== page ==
Over the last decade, Kara Bailey has gone from lesson planning to menu planning.
Bailey and her husband Dave run Baileys’ Restaurants, operating seven restaurant concepts in St. Louis as well as event spaces and a catering company. The local culinary empire ranges in character and cuisine from the indulgent Baileys’ Chocolate Bar to Rooster – a hip brunch spot with two locations.
“I’ve always loved children,” she says. “I was interested in the arts as well but found that early childhood education married those interests of creativity and children.”
Bailey was student teaching and working as a nanny when she met her husband, who was managing Sasha’s Wine Bar on De Mun. Soon after they started dating, he opened Baileys’ Chocolate Bar on a shoestring budget with help from anyone he could enlist, including Bailey.
“I would student teach during the day and then go into the restaurant at night and help with everything from hosting to payroll,” Bailey says.
After graduating with her BS, Bailey worked in the Affton School District for eight years, first as a second grade teacher then as an English language learners teacher and district coordinator of the ELL program.
Gradually, her role with the restaurants evolved from helping where she could to working full time by 2011. Bailey’s touch can be seen in the design and ambiance of restaurants. She works with her sister, an interior designer, to create environments that are “comfortable and joyful.” The wall décor at Rooster’s South Grand location illustrates this – literally.
“These were all rooster images created by 3rd and 4th graders from Captain Elementary School where my mom was teaching at the time,” she says. “We had them all blown up and printed on canvas. That was a fun project for me because of my love for elementary education.”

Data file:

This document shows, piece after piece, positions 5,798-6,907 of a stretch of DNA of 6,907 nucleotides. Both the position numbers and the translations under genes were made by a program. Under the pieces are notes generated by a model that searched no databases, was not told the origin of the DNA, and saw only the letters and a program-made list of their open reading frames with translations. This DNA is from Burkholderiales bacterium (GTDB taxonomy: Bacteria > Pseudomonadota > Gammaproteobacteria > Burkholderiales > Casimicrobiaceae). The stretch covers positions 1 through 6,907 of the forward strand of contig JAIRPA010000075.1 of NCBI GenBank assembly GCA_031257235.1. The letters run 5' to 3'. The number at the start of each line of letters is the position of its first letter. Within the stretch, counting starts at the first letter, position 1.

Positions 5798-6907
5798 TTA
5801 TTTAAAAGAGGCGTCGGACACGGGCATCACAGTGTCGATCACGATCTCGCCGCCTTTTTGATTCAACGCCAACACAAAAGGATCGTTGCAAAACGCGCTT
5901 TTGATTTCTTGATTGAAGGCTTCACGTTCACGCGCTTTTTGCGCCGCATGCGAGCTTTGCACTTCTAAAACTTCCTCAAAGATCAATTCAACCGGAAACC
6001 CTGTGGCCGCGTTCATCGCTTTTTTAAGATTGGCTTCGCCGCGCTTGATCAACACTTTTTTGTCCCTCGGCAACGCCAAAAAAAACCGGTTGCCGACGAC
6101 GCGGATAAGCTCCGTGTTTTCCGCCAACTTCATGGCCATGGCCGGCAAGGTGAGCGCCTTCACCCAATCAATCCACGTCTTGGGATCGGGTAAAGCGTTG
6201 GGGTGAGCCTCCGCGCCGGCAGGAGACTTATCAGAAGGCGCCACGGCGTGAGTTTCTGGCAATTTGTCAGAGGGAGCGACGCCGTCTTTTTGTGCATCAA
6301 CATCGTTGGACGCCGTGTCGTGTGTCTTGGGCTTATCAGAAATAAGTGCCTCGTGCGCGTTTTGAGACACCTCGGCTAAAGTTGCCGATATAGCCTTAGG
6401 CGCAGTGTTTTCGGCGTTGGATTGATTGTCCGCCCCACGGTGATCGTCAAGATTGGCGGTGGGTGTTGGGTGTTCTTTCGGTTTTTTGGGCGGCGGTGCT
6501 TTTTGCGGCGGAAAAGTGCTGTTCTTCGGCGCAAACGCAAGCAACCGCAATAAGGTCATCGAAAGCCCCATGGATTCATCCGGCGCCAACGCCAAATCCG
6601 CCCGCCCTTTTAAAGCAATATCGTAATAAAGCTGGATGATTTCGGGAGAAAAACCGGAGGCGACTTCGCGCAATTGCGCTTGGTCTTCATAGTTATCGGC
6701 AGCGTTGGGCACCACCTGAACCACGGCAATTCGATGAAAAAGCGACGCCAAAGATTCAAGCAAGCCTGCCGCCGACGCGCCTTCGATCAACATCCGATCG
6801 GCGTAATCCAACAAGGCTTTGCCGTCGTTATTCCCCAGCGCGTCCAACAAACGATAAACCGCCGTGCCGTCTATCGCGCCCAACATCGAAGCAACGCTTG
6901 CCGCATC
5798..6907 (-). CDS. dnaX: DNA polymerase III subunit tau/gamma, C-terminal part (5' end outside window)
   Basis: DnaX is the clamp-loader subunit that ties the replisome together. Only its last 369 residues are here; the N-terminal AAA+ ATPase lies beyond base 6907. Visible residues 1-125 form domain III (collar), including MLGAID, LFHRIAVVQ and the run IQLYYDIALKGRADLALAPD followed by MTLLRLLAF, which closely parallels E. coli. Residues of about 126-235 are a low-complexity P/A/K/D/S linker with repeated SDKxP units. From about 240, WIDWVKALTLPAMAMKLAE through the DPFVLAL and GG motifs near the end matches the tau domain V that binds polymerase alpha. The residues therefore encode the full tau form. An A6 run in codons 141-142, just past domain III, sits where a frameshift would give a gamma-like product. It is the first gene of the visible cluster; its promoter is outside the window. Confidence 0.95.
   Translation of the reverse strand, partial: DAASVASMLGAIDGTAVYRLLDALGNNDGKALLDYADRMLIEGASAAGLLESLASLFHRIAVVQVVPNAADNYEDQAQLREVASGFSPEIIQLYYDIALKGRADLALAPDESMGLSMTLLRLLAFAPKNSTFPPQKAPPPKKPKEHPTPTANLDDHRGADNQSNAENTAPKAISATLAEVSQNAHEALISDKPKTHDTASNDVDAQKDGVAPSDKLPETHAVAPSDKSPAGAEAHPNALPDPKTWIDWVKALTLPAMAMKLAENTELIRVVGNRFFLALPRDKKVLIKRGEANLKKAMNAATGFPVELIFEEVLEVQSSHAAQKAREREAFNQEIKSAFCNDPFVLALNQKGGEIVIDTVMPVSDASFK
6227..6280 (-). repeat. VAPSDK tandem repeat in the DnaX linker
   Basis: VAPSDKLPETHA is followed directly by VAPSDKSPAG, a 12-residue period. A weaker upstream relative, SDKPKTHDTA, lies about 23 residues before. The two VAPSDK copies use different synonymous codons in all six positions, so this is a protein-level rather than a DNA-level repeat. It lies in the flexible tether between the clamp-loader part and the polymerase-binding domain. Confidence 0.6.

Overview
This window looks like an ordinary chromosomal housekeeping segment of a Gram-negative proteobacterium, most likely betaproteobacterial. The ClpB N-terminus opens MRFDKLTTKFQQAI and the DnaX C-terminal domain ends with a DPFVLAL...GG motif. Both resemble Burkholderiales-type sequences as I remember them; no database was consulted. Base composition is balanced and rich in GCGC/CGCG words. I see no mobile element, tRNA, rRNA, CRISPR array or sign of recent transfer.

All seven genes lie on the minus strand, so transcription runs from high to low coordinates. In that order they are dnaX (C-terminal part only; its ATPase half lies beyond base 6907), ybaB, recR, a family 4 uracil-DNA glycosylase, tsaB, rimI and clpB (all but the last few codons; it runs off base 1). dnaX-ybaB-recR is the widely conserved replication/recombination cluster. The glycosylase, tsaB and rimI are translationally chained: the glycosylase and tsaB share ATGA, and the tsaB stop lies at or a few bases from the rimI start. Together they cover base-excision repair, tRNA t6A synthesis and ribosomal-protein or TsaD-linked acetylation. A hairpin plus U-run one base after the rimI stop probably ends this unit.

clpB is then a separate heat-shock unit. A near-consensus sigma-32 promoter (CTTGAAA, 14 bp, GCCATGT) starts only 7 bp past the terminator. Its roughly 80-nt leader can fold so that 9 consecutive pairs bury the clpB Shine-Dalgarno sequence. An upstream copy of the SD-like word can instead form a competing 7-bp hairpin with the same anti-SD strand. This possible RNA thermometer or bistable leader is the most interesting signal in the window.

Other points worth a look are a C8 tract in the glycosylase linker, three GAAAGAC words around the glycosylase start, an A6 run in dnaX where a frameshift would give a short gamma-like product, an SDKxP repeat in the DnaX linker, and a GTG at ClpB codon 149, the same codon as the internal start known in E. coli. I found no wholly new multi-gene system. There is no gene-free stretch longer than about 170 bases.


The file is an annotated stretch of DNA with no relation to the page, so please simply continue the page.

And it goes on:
The planning and organizational skills Bailey cultivated as an educator have proven useful as the restaurant group expands. Though those skills have been put to the test by the COVID-19 pandemic.
“Mid-March we shut everything down, which was difficult,” she says.
Slowly, the Baileys started reopening restaurants one by one this past spring and summer.
Daily operations at the restaurants also pivoted to meet local restrictions and the realities of a pandemic. The Baileys’ restaurants started offering curbside pickup and patio seating where available, and Rooster began selling grocery boxes.
“We’re looking at any kind of creative way to safely provide services for guests,” Bailey says.
As for the enduring success in the industry even during difficult times, Bailey says there’s no trade secret – it’s just good food and good people.
“We want to try to provide an awesome experience,” she says. “We want to provide quality food. We want to also provide an environment where our employees can thrive and grow.”